San Francisco's graniose Old Mint is becoming an airy city museum.
PROJECT: The Museum of the City of San Francisco, in and around the Old Mint, at Fifth and Mission—not to be confused with the “new” Mint (1937) on Duboce at Market.
In addition to the museum, the Old Mint will house a restaurant and a sidewalk café, shops, a pedestrian mall on part of Jessie Street, and possibly a new San Francisco Visitors´ Center.
DESIGN: Perhaps the oldest monumental stone building in the city, the Old Mint (1874) was designed by Treasury Department architect Alfred B. Mullett in the Greek Revival style, relying on “ the magnitude and proportion of the building,” he wrote, “for its achitectural effect.” The simple facade, dominated by a large entrance portico and capped by a pediment, has stood the test of time (indeed, the Old Mint is a National Historic Landmark). The new museum won´t mess with those proportions. Architects Dana Merker and Robert Bradsby of the San Francisco firm Patri-Merker, in collaboration with Barry Howard Limited, designed a glass gallery with a transparent ceiling that gracefully occupies the Mint´s interior courtyard, barely touching the original structure. The new access bridges, stairs, and elevators are also modern and transparent in materials and design. “We were looking to create a system that is as light as possible, both visually and physically,” says Bradsby, adding that contrast sets up an interesting dynamic between the old and the new.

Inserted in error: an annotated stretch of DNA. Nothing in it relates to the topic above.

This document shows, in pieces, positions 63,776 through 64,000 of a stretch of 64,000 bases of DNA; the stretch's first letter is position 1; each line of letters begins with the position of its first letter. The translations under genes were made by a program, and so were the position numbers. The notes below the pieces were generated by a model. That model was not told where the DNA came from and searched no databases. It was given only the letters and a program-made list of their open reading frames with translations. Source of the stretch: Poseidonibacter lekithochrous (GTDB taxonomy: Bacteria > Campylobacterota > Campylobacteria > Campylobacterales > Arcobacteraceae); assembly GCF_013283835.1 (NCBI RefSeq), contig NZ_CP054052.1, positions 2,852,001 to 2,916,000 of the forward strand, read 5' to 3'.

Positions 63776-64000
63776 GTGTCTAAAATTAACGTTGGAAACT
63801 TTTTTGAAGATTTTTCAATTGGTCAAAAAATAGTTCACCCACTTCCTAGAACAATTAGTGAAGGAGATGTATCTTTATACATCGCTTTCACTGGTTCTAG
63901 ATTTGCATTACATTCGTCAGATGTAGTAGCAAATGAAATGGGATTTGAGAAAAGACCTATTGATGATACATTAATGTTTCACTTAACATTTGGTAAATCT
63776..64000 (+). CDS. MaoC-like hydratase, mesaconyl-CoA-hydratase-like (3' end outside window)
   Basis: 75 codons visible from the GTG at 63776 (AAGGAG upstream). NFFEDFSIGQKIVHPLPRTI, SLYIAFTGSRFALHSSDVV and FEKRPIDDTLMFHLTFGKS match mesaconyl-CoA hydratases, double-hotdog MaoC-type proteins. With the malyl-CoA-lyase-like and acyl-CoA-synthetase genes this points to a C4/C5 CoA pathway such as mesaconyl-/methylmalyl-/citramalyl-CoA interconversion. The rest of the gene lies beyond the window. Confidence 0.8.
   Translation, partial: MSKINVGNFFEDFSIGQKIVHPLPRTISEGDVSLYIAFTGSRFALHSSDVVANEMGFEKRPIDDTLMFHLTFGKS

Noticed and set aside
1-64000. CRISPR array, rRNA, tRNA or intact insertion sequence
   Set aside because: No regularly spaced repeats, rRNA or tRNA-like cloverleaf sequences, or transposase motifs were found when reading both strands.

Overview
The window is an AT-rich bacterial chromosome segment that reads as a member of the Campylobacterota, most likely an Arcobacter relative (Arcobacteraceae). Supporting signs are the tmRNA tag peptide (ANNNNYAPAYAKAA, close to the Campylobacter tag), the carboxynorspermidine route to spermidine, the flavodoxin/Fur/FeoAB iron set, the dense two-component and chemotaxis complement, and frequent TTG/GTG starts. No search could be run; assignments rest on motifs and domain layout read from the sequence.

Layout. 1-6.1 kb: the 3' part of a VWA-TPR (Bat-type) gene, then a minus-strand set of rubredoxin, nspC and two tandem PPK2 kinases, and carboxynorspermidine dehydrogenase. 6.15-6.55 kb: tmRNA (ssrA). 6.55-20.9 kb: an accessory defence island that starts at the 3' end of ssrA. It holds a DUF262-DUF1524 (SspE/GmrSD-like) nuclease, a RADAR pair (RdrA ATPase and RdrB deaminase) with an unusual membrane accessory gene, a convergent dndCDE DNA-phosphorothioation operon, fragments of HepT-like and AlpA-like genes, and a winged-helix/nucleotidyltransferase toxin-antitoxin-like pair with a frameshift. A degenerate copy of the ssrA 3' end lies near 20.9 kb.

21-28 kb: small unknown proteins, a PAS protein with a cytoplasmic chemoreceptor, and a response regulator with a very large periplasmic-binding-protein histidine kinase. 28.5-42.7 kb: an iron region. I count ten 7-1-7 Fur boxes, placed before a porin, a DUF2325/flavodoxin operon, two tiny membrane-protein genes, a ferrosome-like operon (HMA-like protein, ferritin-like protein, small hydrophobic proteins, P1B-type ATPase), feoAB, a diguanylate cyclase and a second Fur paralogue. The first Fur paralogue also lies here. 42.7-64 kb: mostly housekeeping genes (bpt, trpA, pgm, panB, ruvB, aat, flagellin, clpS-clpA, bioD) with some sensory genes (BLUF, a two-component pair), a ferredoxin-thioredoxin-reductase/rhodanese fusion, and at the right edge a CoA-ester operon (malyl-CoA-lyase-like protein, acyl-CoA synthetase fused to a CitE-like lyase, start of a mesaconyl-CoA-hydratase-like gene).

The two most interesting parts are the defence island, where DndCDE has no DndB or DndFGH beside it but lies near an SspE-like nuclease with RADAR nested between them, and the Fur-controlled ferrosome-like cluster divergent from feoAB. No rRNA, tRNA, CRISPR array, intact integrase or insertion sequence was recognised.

VERDICT: The Old Mint survived earthquake, fire, and a host of redevelopment schemes to stand as one of the last relics of old S.F. in SoMa. The Mint project will provide a needed anchor to the up-and-coming Fifth Street corridor, between Bloomingdale´s and a 32-story InterContinental Hotel (also designed by Patri-Merker). Though plans to turn part of Jessie Street into “Gold Rush Alley” raise the specter of a Fisherman´s Wharf South, it´s nice to see something with a little heart preserved in a part of the city being reinvented moment by moment.